Comic Book Mashups I’d Ship Right Now

Emily Wenstrom

Staff Writer

By day, Emily Wenstrom is a content marketing specialist. By early-early morning, she is E. J. Wenstorm, an award-winning sci-fi and fantasy author whose debut novel Mud was named 2016 Book of the Year by the Florida Writers Association.. Her Chronicles of the Third Realm War series includes Mud (#1), Tides (#2), Rain (#0), and more to come. Follow her on Twitter @ejwenstrom.

It all started with Free Comic Book Day. That was the day I found DC’s utterly inspired Scooby-Doo and Super Friends mashup, aptly titled Scooby-Doo Teamup!, with story by Sholly Fisch; art by Dario Brizuela; colors by Franco Riesco; letters by Saida Temofonto, among the day’s spoils.

Obviously, I laughed at its absurdity. Then I bumped it to the top of the pile and read it immediately (you should, too).

After all, Scooby Doo was among my most-watched Cartoon Network faves as a kid. I couldn’t think of any reason why Wonder Woman and Batman would have a need for a pothead and a Great Dane, but I wanted to find out.

Verdict: It was ridiculous. It was amazing.

But more importantly, it got me thinking about the incredible potential they’d tapped into here. What other comics should be mashed? It’s an important question, and one I’ve considered frequently ever since.

Here are some of the very best duos I’ve come up with so far:


Sex Criminals
(written by Matt Fraction; illustrated by Chip Zdarsky)
(written by Brian Wood; illustrated by Olivier Coipel)

Here’s how it goes down. The X-Men are up against a new and formidable mutant foe, one so powerful that the X-Men have been unable to stop him on their own. One that is probably fetish-related.

So they turn to the myriad comics universes to find someone who can help them. They seek out Sex Criminals’ Suzie and Jon and their orgasmic time-freezing powers to make their new foe vulnerable long enough to take him down.

(But the X-Men don’t need an outsider for time-freezing abilities, you say. They have Tempus, you say. She’s not available at the time, okay?)

The X-Men draw the villain out, and Suzie and Jon, ahem, get down to business. While everything else is frozen, they destroy the villain and save the X-Men world.

Also, Suzie and Jon’s relationship drama will fit right in with the never-ending saga that is the X-Men’s personal lives.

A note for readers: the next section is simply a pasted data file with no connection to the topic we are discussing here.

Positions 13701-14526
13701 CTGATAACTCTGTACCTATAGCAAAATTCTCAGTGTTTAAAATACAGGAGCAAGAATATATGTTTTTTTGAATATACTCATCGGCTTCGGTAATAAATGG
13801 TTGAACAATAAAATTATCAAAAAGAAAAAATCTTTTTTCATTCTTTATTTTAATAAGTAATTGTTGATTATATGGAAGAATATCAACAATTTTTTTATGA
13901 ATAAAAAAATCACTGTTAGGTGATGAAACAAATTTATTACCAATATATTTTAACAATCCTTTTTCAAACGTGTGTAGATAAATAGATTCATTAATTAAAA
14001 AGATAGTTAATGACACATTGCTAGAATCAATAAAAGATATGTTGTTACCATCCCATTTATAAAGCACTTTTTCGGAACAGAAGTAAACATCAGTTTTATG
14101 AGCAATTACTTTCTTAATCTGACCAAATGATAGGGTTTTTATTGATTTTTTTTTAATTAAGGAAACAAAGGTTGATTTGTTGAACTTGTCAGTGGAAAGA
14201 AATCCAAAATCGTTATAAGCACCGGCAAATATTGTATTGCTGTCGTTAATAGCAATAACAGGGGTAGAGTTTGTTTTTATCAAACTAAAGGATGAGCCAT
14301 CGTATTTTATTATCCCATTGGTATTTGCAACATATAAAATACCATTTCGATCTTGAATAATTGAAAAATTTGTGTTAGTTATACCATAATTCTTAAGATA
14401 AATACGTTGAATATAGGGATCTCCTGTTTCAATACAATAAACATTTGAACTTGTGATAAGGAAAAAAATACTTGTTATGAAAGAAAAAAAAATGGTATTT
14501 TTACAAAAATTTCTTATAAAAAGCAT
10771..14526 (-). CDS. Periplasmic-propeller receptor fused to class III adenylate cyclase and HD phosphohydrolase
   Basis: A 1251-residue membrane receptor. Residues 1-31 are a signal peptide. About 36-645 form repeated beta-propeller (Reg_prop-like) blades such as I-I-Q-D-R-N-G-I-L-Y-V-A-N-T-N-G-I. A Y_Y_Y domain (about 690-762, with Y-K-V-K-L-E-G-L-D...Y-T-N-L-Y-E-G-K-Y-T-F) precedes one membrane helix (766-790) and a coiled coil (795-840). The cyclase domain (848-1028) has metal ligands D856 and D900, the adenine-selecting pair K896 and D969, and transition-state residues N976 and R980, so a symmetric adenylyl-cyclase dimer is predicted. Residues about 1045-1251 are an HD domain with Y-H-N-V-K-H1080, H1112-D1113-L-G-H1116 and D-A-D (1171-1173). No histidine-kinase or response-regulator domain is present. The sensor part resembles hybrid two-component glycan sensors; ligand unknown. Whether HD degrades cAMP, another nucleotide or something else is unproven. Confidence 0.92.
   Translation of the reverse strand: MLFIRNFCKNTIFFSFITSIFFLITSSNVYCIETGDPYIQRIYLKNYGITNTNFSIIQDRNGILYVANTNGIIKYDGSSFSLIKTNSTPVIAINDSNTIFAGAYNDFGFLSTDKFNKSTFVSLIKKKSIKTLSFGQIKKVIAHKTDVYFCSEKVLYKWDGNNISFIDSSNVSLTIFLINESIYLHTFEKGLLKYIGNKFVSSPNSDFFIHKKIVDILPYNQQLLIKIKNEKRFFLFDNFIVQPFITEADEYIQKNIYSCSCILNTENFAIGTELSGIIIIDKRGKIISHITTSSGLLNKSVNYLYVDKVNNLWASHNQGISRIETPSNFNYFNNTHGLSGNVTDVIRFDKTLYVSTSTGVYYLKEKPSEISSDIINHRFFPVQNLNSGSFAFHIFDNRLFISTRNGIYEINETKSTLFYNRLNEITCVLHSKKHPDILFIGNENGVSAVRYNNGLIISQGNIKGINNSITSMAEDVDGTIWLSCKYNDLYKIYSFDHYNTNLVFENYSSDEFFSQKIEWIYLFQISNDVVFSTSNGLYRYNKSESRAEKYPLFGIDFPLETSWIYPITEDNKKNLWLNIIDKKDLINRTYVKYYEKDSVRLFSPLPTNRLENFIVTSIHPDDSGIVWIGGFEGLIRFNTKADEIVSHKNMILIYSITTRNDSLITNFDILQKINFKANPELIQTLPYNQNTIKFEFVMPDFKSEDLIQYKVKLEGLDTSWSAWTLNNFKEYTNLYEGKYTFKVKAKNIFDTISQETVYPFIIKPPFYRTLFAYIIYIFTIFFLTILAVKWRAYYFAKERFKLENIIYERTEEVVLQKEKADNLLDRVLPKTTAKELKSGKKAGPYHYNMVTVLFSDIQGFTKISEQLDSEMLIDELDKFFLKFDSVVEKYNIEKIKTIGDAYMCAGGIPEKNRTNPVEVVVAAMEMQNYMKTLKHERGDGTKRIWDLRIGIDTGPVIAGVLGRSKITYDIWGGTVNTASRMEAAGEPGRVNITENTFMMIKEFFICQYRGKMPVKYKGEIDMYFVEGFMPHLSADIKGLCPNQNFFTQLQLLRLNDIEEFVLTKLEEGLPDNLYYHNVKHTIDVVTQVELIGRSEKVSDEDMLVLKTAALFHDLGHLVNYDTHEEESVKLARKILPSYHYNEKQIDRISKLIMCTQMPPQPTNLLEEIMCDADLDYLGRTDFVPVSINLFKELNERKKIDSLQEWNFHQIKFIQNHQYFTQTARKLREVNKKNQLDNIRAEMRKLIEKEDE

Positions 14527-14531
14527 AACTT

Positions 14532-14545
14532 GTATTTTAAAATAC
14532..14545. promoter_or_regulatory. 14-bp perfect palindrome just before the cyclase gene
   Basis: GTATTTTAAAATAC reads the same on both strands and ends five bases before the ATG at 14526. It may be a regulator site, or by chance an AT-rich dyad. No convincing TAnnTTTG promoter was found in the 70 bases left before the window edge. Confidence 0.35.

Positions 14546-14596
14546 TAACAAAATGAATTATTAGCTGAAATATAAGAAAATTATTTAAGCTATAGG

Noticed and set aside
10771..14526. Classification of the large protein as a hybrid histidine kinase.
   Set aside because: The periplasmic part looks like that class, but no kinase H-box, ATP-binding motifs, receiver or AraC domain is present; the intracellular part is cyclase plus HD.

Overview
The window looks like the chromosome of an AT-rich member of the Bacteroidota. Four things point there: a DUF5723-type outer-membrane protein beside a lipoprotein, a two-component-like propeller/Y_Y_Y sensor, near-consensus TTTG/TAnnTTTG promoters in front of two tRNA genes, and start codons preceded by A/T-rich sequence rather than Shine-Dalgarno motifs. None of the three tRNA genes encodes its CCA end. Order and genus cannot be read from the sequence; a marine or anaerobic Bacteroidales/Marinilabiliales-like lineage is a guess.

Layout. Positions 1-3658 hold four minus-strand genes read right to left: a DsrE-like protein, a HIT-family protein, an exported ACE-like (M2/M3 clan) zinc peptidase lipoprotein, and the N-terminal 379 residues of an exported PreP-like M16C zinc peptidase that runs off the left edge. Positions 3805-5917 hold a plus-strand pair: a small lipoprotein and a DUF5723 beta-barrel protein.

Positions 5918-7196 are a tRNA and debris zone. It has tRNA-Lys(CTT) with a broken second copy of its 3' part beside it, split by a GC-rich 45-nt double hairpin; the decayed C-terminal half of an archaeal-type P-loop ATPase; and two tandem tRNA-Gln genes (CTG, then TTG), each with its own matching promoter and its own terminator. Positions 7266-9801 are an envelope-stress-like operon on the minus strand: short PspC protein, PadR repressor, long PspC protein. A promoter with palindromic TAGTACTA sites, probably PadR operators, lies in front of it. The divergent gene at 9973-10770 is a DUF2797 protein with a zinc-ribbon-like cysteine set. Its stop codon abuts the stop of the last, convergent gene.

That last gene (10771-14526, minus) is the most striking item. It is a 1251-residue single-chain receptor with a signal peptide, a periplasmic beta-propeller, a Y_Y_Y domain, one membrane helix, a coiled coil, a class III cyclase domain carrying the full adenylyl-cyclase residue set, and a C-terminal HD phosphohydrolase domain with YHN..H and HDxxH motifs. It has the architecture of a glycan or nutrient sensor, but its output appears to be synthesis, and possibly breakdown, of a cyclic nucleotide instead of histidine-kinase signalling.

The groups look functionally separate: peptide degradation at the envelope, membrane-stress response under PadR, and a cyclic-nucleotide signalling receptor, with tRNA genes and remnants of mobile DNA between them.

Scott Pilgrim
(by Bryan Lee O’Malley)
(written by Brian K. Vaughan; illustrated by Fiona Staples)

I can’t quite put my finger on it, but something about the quirky humor and characters in these two comics complement each other very well.

How would this ever happen? Glad you asked. Scott Pilgrim foolishly stumbles into a wormhole he finds at the back of his closet, pulling the whole band into the Saga universe and getting them caught right in the middle of the ongoing intergalactic war.

Also: Scott Pilgrim vs. the Open Circuit live TV showdown, anyone?


Bitch Planet
(written by Kelly Sue Deconnick; illustrated by Valentine De Landro and Robert Wilson IV)
Sin City
(by Frank Miller)

I know, the ideologies of these two comics clash so strongly. But I insist on this mashup anyway. It can work! These two comics share a similar gritty pulp spirit that makes them too much fun to blend.

When the Bitch Planet ladies break free from their prison, they catapult into space and manage to land right in the middle of Sin City. Here, they take on both the deep-seeded corruption of the city (something they’re pretty used to fighting already) but also the rampant sexism that pervades Frank Miller’s works, putting both Miller himself and his chauvinist Sin City heroes squarely in their place, using their signature over-the-top gore against them.

Never have so many utter badasses been on a single comics page at once.


(written by Bill Willingham; illustrated by James Jean, Alex Maleev)
(written by Grant Morrison; illustrated by Rags Morales, Andy Kubert)

Superman and the Fables ensemble share a certain true-blue mentality of loyalty and optimism. With all the Big Bads that have slipped their way through the fabric of the various magical universes over the many Fables story lines, I’m confident Snow, Bigby, and the Fables crew would welcome an extra pair of such capable hands.

Clark Kent runs into a Fable at some point in all their various alternate-New York City adventures. Kent will sense their Fable-y magic and know something is off, so he followers said Fable and discover the fairy tale villain they’re currently up against, which threatens not just the Fables but the entire city. Never one to shirk his pledge to protect the innocent, Superman will team up with the Fables to destroy the villain.

As a gesture of good will, at the end, Superman will reverse the Earth’s axis and go back in time to save Boy Blue before he is killed.

Long live Boy Blue.

Great + Great = More Great
I’m no mathematician, but this is an equation I know to be true. Once I got started down the deep and endless path of possible mashups, it became impossible to stop.

How about you—what comics would you love to see mashed together? Tell me about it in the comments!